Since there are a few REDD projects that seem to be working pretty well in Africa, the question in the forum was about extending the concept to address wildlife poaching as well?

A successful REDD project would also protect wildlife because the financial incentive is to retain the integrity of the forest. Local communities are paid to be custodians of the resource.

A collective will would be enough to significantly reduce poaching so long as three key things happen:

local engagement is real

sufficient financial returns from the sale of carbon credits go to the local communities and

there is some long-term certainty in those financial returns

These are the key success criteria for any REDD project and, if met, then local protection of all the natural resources should follow. At least this is my experience talking to landholders in rainforests of Asia.

People everywhere prefer to live where the environment is healthy, the air is clean, the trees are green, and the wildlife free to roam. Only we need to live. Our priority is for a good life for ourselves and our families that is free from strain, risk and uncertainty. Meet this priority and any amount of environmental protection is possible.

What we have to remember is that throughout human history the forests have been cleared to meet these basic needs. So we are asking a lot to forego the route to development taken just about everywhere.

There has to be enough money in the system to meet the needs over the long haul.

The real challenge is that financial returns on REDD projects are neither certain nor comparable with the usual alternatives. Exactly why is another, long story. But I am sure you can guess the message. If we want to save trees or wildlife we have to pay a reasonable market price.

 

Preparation for change

Solar panels, BavariaThere were times during the recent debate in the Australian parliament on the clean energy futures legislation when leader of the opposition Tony Abbot was sounding forth his hip pocket rhetoric to an empty lower house. The green leather on the government benches was unmoved.

“This is a toxic tax,” he kept saying, “that on the governments own figures will cost the average Australian a years salary by 2020.”

As the benches were unable to respond, his words echoed round the chamber and into the television cameras.

Why would anyone vote for losing 5% of his or her salary? There has to be a good reason. So what is it? Why should there be a surcharge on a gas that is plant food?

As John Mathews puts it in an online article

“The $25 billion charge on the major carbon polluters is really no more than a signal that they represent the old, brown economy, and will have to start to upgrade their activities if they wish to join the green future. The rest of the world, notably China, Japan, Germany, Spain are all putting huge investments into such a green future. It is long overdue that Australia joins them.”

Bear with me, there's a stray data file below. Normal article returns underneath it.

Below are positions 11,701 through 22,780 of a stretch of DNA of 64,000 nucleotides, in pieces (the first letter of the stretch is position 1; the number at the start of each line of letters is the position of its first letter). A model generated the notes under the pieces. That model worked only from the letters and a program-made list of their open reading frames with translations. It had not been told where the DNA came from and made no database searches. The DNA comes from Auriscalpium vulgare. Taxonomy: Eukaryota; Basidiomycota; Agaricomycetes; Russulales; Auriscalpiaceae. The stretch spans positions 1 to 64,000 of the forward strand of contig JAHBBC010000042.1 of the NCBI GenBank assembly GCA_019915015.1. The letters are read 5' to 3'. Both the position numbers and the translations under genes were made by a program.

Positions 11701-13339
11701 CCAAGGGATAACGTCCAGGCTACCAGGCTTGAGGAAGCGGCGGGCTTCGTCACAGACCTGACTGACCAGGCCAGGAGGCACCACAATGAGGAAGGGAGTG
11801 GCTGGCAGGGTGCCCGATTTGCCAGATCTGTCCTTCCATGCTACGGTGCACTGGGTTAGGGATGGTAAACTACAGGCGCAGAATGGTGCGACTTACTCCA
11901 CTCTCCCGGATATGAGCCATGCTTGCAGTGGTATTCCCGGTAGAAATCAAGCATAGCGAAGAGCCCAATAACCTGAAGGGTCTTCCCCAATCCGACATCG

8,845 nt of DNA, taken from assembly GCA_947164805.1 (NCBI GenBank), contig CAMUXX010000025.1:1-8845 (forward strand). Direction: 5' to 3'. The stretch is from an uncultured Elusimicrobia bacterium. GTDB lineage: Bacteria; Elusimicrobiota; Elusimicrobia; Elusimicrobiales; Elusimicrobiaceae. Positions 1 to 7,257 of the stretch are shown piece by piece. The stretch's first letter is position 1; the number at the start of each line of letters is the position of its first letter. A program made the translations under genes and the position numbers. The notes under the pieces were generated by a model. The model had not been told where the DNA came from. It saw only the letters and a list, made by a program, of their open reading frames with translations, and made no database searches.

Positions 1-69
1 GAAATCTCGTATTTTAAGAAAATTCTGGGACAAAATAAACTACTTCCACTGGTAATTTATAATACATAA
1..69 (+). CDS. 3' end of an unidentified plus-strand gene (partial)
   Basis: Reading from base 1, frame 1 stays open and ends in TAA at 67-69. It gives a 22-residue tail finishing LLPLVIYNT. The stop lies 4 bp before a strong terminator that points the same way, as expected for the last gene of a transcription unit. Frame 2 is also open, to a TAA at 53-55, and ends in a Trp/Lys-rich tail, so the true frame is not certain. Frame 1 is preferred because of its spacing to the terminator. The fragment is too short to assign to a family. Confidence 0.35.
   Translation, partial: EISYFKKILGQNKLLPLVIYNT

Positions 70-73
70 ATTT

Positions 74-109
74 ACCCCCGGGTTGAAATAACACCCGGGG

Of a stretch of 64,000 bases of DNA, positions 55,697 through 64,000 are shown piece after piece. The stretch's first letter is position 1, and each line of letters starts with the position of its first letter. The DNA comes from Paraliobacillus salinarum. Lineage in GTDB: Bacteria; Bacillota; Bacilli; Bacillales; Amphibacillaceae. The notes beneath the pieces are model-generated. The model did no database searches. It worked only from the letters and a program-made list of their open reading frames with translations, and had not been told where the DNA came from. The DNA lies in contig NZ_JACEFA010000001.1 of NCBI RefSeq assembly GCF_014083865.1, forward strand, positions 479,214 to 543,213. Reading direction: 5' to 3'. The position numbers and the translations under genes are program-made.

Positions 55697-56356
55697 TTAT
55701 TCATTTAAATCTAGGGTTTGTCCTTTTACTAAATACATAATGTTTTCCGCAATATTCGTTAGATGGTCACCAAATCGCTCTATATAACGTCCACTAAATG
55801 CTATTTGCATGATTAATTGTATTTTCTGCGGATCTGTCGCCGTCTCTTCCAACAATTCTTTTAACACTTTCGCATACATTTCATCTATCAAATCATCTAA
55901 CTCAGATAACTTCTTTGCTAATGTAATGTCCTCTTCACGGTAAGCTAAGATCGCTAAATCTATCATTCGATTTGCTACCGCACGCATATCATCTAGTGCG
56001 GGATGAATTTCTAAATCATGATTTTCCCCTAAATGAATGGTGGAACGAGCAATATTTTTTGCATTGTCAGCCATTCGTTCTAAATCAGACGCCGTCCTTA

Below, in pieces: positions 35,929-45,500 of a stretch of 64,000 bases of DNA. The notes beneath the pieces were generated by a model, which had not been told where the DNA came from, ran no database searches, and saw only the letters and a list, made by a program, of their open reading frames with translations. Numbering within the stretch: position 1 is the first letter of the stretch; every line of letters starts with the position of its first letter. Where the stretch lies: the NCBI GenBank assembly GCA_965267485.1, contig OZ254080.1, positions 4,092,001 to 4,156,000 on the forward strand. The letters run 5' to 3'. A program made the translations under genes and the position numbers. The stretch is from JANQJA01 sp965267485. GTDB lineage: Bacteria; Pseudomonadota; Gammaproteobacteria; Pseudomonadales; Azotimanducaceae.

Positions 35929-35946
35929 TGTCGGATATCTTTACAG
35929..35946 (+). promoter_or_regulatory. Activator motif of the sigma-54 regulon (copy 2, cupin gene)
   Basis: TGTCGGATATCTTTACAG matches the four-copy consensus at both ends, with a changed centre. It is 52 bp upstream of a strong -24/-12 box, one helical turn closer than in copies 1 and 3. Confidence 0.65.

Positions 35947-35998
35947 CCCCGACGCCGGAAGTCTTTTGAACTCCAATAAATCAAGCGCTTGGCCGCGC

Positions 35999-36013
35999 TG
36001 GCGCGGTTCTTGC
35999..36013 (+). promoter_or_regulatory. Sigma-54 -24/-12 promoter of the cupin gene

There it is. The answer is that there will be a green future.

In fact it will not be called green, but normal. Future goods and services will be made possible from what are currently alternative fuels, resource conservation will be the norm, and production efficiency will be an industry mantra because consumers will demand it. The Marks & Spencer Plan A will be copied by everyone.

The chatter about the clean energy futures legislation is about the cost of the tax and the slugging of industry with an emissions obligation but the real guts of the policy is preparation for change that is as inevitable as the weather but not about the weather. It is preparation for an economy  that runs without fossil fuels.

Again quoting Mathews,

Everyone knows that what goes into the atmosphere over the next 20 years will be the result of investment decisions taken in Beijing and New Delhi, not in Canberra.”

But also the decisions made in the US, Europe, and yes Australia too, on the speed of the transition away from our fossil fuel dependency. Remember folks, this is really what it is all about.

So it was a great shame that those leather benches weren’t warmed by government MPs countering the toxic tax rhetoric with passionate explanation of how this legislation is a historic step on the road to changing the way things are done… to avoid being left behind.

Maybe they just didn’t believe it.

Who’s behaviour are we trying to change?

The Australian government has just released its clean energy future legislation, a long awaited climate change policy framework.

In line with other jurisdictions the focus is emission reduction by putting a price on carbon to change behaviours away from dirty, fossil fuel based energy and industry to a cleaner, more efficient economic system. Clean energy futures is an elaborate, and in many ways clever, market based system for the commercial exchange of what amount to licenses to pollute, is transitioned in through a tax on the 500 heaviest emitters.